The system for reviewing voice logs is in development, but Riot wanted to give the community a heads up. The publisher plans to beta test the system in North America before expanding it to other regions and languages. It will share more details about the move before it starts recording voice comms, including with a message in the game client.
The only way you'll be able to avoid having your voice chats logged is to switch them off. The policy change won't make much difference to players who solely use third-party voice apps like Discord. Those people will probably be in rooms with folks they know anyway, and they might be less inclined to flame friends and teammates (in a serious manner, at least).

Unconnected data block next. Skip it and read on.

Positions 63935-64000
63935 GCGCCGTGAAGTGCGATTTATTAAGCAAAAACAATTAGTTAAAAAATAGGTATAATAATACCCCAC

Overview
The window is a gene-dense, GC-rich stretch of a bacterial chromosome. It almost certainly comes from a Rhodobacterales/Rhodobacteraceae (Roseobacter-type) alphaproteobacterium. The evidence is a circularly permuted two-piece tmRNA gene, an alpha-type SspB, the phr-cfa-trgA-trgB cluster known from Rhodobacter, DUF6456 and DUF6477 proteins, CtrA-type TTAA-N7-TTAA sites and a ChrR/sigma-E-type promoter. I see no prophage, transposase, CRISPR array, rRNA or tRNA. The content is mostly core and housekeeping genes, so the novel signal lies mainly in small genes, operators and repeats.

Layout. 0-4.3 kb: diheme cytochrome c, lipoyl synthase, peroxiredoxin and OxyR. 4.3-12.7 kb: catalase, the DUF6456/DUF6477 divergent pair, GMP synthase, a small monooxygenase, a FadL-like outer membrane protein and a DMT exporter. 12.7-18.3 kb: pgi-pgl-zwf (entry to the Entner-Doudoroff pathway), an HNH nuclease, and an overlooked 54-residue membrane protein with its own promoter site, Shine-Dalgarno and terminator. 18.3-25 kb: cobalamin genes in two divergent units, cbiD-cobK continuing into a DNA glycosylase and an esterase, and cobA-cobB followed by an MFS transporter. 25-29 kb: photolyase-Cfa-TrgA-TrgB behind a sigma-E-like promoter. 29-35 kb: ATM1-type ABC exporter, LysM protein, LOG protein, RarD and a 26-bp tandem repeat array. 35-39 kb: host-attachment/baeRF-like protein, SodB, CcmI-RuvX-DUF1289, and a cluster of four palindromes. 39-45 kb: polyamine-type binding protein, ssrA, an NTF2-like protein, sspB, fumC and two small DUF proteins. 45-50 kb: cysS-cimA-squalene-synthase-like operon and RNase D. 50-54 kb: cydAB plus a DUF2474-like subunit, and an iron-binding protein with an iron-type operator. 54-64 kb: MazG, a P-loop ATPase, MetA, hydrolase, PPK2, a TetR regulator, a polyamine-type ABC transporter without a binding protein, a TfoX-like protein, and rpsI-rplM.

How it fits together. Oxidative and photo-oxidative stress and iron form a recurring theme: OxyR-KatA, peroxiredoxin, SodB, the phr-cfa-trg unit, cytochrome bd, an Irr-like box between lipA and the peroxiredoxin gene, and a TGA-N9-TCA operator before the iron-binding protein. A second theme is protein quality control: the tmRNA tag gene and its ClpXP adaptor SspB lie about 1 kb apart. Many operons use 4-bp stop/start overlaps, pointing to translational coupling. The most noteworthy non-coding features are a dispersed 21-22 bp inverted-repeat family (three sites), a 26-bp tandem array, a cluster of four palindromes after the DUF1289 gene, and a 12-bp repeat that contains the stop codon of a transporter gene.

Riot only plans to record voice chats in Valorant for now, even though the policy update applies to all of its games, including , or . When it comes to data privacy, "we believe we should collect the absolute minimum data to effectively run our games and continuously improve your experience," Riot wrote in . "When we collect data, we’ll be transparent, we’ll keep it for only as long as is necessary, and we’ll protect it as if it were our own."
Toxicity is rife in online games and developers don't always adequately moderate in-game voice chats, where much of that abuse takes place. Reviewing voice logs and taking action against trolls is an important step toward making games more inclusive, safe environments.
In addition to the voice recording change, Riot has introduced a for all of its games. It details what's eligible for refunds, the process for requesting a refund and rules for refunds connected to third-party marketplaces. For instance, in-game currency, skins and emotes are eligible for refunds, while chests, bundles and gifts are not.